04 August 2011

Apple v Samsung: Google Says It’s All About Android

As the ‘patent war’ over smart phone and tablet devices continues, Google Senior Vice President and Chief Legal Officer David Drummond has publicly alleged that legal actions by ‘Microsoft, Oracle, Apple and other companies’ against Barnes & Noble, HTC, Motorola and Samsung are really all about Android.

In a posting on the Official Google Blog, Drummond states:

…Android’s success has yielded something else: a hostile, organized campaign against Android by Microsoft, Oracle, Apple and other companies, waged through bogus patents.

So what is Drummond trying to say here?  That it is all a big conspiracy, and poor little Google is the target?  That companies with technologies which compete with Android have formed an evil cartel to squash competition?  This all seems a bit rich, and Google’s claims that this is really about their technology, and the incumbents’ fear and loathing of the upstart, smack somewhat of the new kid on the block crying out for attention.

In other words, all this whining is neither very attractive, nor particularly mature.


There is, of course, another possibility – companies such as Apple and Microsoft, which have been in the mobile device and operating systems space for years before Google came along, might be suing competing companies for selling products which infringe patents protecting innovations developed over long periods of consistent investment in research and development.  That investment is not just about the cost of developing or implementing particular new features, but includes hiring and retaining the creative people and providing the facilities and environment to foster innovation over an extended period.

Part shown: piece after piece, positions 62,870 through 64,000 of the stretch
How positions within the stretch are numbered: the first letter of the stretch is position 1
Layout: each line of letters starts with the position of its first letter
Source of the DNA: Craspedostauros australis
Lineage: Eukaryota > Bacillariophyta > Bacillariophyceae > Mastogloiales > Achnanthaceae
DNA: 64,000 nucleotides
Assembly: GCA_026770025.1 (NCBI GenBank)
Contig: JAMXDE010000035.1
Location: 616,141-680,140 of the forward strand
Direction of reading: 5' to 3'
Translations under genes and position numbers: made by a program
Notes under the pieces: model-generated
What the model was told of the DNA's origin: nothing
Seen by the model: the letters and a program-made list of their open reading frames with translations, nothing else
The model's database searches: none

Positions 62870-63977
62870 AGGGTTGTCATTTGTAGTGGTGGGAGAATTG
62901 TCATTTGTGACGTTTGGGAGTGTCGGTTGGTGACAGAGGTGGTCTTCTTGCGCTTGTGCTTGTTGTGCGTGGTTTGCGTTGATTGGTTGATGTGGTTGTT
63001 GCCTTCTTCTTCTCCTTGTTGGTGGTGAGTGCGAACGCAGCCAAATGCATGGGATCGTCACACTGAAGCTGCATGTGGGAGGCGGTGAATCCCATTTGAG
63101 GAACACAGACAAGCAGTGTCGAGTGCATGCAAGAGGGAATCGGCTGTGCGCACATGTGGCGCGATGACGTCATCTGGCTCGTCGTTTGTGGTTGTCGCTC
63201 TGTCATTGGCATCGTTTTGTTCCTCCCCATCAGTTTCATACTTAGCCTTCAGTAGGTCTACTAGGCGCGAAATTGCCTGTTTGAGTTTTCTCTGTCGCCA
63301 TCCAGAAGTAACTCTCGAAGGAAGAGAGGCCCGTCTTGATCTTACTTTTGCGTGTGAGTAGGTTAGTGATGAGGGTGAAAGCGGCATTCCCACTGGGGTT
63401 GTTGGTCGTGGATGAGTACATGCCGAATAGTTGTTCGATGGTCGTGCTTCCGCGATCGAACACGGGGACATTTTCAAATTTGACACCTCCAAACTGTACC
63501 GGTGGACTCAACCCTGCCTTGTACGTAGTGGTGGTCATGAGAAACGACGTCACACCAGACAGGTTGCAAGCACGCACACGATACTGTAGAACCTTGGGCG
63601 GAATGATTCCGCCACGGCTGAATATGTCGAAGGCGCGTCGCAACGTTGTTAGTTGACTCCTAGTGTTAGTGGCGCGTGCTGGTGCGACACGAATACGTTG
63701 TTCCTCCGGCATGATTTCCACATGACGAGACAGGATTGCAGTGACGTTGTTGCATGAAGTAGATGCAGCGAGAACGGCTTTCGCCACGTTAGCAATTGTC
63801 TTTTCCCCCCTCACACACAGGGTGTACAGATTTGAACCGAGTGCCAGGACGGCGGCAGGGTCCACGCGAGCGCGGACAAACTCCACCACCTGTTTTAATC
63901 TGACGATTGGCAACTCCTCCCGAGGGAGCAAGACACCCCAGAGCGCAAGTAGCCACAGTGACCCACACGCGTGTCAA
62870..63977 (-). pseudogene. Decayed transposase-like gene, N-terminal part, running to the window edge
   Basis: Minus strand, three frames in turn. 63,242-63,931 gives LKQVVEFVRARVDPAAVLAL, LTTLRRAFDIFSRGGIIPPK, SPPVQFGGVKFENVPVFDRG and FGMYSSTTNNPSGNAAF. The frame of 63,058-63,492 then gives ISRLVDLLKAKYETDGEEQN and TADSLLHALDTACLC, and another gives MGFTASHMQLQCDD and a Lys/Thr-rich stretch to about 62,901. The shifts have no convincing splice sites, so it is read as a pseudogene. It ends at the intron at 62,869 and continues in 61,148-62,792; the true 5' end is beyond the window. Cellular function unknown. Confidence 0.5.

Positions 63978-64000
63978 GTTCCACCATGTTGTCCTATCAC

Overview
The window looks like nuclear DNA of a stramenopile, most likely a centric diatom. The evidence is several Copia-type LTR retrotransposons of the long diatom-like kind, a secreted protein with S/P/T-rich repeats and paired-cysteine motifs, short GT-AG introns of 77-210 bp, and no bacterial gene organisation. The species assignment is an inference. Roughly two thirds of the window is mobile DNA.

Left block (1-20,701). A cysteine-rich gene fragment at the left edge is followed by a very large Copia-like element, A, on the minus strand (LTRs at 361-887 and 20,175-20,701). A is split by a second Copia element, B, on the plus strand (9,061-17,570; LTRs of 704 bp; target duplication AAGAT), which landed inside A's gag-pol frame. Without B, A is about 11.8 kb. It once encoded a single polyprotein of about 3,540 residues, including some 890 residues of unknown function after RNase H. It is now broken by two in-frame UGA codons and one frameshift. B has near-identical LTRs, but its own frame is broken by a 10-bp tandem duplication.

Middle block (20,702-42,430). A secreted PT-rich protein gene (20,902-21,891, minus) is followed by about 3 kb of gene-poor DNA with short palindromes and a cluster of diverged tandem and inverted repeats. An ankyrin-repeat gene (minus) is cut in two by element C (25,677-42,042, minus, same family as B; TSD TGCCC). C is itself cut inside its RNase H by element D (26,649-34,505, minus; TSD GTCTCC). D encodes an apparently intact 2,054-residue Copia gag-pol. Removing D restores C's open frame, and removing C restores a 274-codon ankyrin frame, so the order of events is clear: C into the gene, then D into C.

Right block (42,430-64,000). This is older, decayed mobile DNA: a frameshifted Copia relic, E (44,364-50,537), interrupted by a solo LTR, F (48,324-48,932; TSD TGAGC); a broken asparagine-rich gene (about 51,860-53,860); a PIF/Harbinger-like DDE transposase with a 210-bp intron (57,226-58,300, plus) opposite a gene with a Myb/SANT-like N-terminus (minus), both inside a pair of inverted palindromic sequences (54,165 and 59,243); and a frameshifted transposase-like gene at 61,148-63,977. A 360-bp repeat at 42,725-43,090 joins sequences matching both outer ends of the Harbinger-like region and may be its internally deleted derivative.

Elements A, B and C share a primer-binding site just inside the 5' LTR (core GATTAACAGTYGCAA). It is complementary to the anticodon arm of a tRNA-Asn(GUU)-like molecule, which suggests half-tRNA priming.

And then Google comes along, and in the space of only a few years moves from being a search service provider to being… well… everywhere! And like any new entrant into an established market, they have done a great deal of catching up by way of imitation, rather than innovation.  Android unquestionably piggybacks on Java (see Why Has Oracle Sued Google?), although this does not necessarily mean that Google has infringed Sun/Oracle patents or copyrights, as Oracle alleges.  And it is no coincidence that Android-based devices increasingly adopt features and interfaces which first appeared on Apple or Windows Mobile devices.